A campaign to recognise farmer ownership of carbon sequestration rights will be officially launched next week.

The Carbon Removals Action Group (CRAG) will be formally established at a meeting in Hayes Hotel, Thurles, Co Tipperary on Sunday October 17.

The group has warned that it will legally challenge the imposition by Government of sectoral ceilings for carbon emissions from agriculture.

It also aims to set up a system of trading farming-related and forestry-related carbon credits.


CRAG is backed by a number of farmers, legal experts and foresters, including Limerick farmer John Hourigan, who earlier this year confirmed that he had leased the carbon credits from 100ac of forestry for €9,000 per annum.

Others involved in CRAG include the well-known agricultural adviser Oliver Ryan-Purcell, farmer representative David Thompson, and farmer Dickie Power.

CRAG accused the Government of attempting to “strangle” Irish agriculture by imposing the Climate Bill without taking account of carbon removals by farming.

“They tell us the science isn’t there to quantify carbon removals by agriculture, that it’s too difficult, its 10 years away. If it is too difficult to assess removals, then it should be equally difficult to assess emissions,” Hourigan said.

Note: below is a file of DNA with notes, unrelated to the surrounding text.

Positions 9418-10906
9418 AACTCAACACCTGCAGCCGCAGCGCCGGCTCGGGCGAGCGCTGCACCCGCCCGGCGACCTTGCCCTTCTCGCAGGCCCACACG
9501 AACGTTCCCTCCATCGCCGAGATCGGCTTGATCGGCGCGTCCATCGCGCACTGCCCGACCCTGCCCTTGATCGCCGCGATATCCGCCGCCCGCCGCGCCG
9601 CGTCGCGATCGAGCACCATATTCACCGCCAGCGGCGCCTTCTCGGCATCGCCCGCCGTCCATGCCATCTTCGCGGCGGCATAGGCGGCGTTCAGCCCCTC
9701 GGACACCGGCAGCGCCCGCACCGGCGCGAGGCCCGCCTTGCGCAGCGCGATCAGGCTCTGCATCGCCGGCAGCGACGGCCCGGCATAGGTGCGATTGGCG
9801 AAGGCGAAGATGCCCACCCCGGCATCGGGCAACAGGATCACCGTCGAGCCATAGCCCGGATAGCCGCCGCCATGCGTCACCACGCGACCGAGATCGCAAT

“The reality is that Irish farming is a huge carbon sink. In fact, it is our only carbon sink,” he added.

“We must be in a position to get a court injunction to prevent any imposition of ‘sectoral responsibility’ until agriculture’s emissions and removals are properly accounted for,” Hourigan insisted.

“If we accept the principle that those who emit CO2 are penalised financially, then likewise we must accept that those who remove it are rewarded,” he maintained.


CRAG also aims to:

  • Facilitate the establishment of farm carbon credits and a system of trading them for those who wish to do so.
  • Insist that the cyclical nature of CO2 and methane in agriculture is recognised and that biogenic methane has no Global Warming Potential(GWP). and so cannot be counted as a greenhouse gas (GHG).
  • Establish who is removing CO2 from the atmosphere and in what quantities.
  • Establish how much CO2 is removed permanently (sequestered) and how much is removed as part of the natural carbon cycle.